Tom Ewing has been on a roll at Popular since Christmas, moving quickly through the second half of 1996 and on into 1997. Here’s a first instalment of my comments on the period in question.

Baddiel and Skinner and the Lightning Seeds, “Three Lions”, 1 June 1996

I wasn’t in the UK when this hit number one, and its cultural references are all a long way from (my) home. I knew who David Baddiel was at the time, thanks to watching The Mary Whitehouse Experience during my early-nineties year in England (and even picking up their Encyclopedia, with its immortal entry on “felching”), but I didn’t know Frank Skinner or the Lightning Seeds. Watching the video now, I can hardly believe that Skinner was ever so young, knowing him as I do only from his current BBC appearances.

But I did learn about the Lightning Seeds eventually. A friend exposed me to Jollification in 2004, and in my yearning for anything vaguely Britpop in those early post-Britpop years I snapped it up, along with everything else I could find. And their albums weren’t hard to find, for a pound or two apiece in any charity shop.

I even picked up the 1997 Best Of for a quid to hear its one or two extra songs, including “Three Lions”, but that was a couple of years after my interest had peaked, so this was probably one of their tracks I’d listened to least until I gave it a few spins earlier this month.

It has enough of the features of the Lightning Seeds tracks I loved to appeal to me now, but its football-song elements are wasted on me. It does sound like a good example of one, compared to some of the guff we’ve encountered here, but I’ll have to leave it to others to give it nines or tens on that basis... for me, on an occasional-Lightning-Seeds-fan basis, it’s a six.

Fugees, “Killing Me Softly”, 8 June 1996

Although I couldn’t help but admire Lauryn Hill’s vocals on this version of the song, the other members’ touches never worked for me, so I always imagined that I preferred Roberta Flack’s version, half-remembered from years before. I’ve finally re-listened to Flack’s as well, though, and had forgotten how steeped in that tinkly, glittery early-’70s MOR soundscape it was, once you got past the a capella intro. And something about Flack’s delivery falters along the way; it feels just a bit too cosy, where Hill’s retains that sense of desperate yearning, that “stop it, you’re killing me” feeling. What I really want is an a capella reading of the song from Hill throughout (and an equivalent Flack version for good measure), but this is still a 7.

Spice Girls, “Wannabe”, 27 July 1996

I must have been on another planet in November 1996, when this began its 11-week run as the Australian number one, because I’d never seen the video before this came up at Popular. (Ah, that was it: I was on Planet Wedding, which is a fair excuse for losing all contact with popular culture for a bit.)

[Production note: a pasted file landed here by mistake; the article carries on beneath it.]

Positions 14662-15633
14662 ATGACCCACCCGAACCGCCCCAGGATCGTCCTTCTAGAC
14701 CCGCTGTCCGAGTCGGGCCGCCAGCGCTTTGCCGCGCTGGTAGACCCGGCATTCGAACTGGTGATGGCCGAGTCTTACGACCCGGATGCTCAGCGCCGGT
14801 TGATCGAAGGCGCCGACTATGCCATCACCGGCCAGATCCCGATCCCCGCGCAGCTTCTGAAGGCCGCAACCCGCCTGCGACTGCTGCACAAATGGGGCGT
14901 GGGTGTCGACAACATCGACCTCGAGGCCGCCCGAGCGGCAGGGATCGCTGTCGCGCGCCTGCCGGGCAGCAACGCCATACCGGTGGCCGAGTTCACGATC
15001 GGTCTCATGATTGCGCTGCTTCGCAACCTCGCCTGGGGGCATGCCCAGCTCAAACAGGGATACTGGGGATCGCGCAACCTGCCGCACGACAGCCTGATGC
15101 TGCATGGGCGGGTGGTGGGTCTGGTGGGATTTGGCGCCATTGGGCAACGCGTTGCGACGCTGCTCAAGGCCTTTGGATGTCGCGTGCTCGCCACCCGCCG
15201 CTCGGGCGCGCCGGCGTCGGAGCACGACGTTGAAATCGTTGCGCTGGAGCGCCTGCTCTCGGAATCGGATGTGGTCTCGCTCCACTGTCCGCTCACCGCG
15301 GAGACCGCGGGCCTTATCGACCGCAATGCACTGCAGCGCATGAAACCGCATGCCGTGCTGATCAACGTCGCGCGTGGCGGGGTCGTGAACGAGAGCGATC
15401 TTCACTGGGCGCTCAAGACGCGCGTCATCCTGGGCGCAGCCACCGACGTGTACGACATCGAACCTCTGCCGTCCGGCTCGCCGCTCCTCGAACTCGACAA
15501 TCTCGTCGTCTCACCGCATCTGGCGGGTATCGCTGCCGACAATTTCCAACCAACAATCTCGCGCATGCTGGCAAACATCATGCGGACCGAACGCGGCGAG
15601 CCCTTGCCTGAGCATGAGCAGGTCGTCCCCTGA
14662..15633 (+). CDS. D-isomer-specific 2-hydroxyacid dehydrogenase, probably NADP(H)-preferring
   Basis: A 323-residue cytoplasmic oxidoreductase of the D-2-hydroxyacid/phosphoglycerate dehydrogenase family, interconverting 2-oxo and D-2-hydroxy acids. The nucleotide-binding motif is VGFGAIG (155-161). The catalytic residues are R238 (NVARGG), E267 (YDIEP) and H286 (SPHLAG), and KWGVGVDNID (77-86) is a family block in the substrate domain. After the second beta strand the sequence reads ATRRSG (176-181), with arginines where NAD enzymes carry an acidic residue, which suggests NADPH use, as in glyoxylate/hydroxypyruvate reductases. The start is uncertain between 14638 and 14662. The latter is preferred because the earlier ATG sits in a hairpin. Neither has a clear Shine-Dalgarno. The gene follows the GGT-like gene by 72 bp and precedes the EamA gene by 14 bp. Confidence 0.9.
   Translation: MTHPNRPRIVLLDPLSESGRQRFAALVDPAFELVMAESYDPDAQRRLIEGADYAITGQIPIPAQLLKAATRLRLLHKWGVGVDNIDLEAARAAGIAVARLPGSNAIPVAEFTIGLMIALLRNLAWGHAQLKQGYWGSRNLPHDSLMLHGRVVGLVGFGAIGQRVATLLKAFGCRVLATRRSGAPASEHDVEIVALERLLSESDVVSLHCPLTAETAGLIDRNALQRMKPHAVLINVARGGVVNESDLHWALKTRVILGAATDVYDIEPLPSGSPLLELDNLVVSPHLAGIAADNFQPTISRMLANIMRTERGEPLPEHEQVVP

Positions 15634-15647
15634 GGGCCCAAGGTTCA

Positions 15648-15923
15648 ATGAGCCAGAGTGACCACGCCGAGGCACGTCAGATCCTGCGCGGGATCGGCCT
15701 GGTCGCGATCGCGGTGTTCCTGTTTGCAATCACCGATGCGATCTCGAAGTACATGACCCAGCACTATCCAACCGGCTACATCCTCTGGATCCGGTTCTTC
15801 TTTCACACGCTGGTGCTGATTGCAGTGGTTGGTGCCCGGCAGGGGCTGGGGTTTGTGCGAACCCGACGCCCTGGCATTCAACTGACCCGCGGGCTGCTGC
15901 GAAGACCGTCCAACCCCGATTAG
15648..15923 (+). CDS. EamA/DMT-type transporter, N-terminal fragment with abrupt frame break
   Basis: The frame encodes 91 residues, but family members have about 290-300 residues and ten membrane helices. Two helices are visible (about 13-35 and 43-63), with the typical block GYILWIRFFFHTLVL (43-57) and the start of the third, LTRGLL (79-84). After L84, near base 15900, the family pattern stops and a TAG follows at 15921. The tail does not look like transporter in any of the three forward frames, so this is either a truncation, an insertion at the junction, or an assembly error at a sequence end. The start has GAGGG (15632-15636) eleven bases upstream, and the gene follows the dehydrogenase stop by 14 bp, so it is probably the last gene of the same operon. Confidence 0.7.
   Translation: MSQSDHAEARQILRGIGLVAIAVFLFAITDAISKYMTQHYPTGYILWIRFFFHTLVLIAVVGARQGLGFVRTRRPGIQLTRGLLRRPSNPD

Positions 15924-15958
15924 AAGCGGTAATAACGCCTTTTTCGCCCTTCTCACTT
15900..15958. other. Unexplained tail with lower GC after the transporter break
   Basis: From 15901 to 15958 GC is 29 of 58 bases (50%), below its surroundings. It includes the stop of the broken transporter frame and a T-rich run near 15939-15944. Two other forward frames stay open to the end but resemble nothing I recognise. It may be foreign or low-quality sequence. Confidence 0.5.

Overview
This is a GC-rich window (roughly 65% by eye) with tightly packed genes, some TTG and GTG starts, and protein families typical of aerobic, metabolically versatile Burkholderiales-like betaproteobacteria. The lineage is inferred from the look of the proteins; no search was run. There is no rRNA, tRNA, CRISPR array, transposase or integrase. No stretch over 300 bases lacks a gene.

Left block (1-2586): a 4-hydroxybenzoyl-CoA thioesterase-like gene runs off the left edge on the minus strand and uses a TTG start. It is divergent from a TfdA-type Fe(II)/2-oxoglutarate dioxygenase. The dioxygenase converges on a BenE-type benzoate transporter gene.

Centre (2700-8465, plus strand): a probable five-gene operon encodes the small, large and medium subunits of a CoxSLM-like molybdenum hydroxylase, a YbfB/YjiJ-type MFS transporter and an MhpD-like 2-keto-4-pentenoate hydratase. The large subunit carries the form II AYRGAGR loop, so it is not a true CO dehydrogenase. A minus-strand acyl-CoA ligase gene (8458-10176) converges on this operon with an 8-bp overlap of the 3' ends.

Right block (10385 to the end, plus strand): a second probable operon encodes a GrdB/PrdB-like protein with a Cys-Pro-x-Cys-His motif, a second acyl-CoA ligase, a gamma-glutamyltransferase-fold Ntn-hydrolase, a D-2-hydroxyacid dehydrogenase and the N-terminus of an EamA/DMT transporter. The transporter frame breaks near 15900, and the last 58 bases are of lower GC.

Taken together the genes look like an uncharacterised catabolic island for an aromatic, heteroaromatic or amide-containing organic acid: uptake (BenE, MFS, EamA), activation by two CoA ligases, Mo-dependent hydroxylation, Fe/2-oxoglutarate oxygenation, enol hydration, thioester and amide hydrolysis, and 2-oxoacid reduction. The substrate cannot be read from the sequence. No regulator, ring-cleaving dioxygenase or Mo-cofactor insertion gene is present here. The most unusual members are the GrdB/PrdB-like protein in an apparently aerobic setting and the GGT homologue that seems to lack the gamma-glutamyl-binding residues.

A few things struck me on my first few viewings. One was the disrespect for the homeless guy at the beginning; I hope it was at least a twenty that Emma Bunton slipped him before nicking his cap. Another was just how hard it was to watch the video without retrofitting my contemporary impressions of the performers into it: specifically, how strange to watch Victoria Adams dancing around in her little black dress as if she wasn’t half of Posh & Becks, surrogate royal couple of the 2000s. It’s even more odd to think that the 12-13 years I’ve been used to her as part of the UK cultural landscape far outstrips the preceding five years of the Spice Girls. Because her faltering solo career hadn’t registered with me, and I’m not one who pays much attention to the fashion world, seeing her actually singing and dancing on that screen just seemed... incongruous. I know that’s just a quirk of when I personally was paying attention, but it does mean that my response to the Spice Girls phenomenon, here and presumably over their subsequent hits, is and will be entirely uninformed by being caught up in their pop culture moment, because I wasn’t. “Best-selling female group of all time” and “most successful British band since the Beatles” (says Wikipedia) are daunting accolades, and it will be fascinating to see how their number ones impress me over coming months—or fail to.

That said, I did know they existed and did know “Wannabe”. The video may have been escapable, but the music wasn’t, drifting in from passing car radios and in-store speakers, and there were certainly enough stories and photos in the press. I didn’t mind the song, but the phenomenon struck me as the female flipside to the UK lad culture being touted at the time; from that point of view, a comparison with Oasis seems spot-on. When I moved to Britain in 2001, that strangely plastic look sported by young women on Friday nights, all straight peroxided hair and orange skin, looked like the Spice Girls’ legacy, and it was hard to map it onto my Gen-X conceptions of female empowerment. But there will be many more opportunities to explore this particular minefield, so for the time being I’ll observe the “Achtung!” signs and keep out. (Here’s a contemporary take that’s worth a look.)

The song itself suffers to my ears now in comparison with what came later from other groups, one or two brief generations down the pop line, and the contributions of each group member are mixed, but Mel B serves as a great backbone to both the song and the video (surely she wasn’t dubbed “scary” on the basis of either? Scary Spice, meet Timid Journos). The “so here’s the story/slam your body down” section sells me on the whole thing, really. I was swithering between 5 and 6, but I think I’ll stretch to 7.

12 February 2014 · Music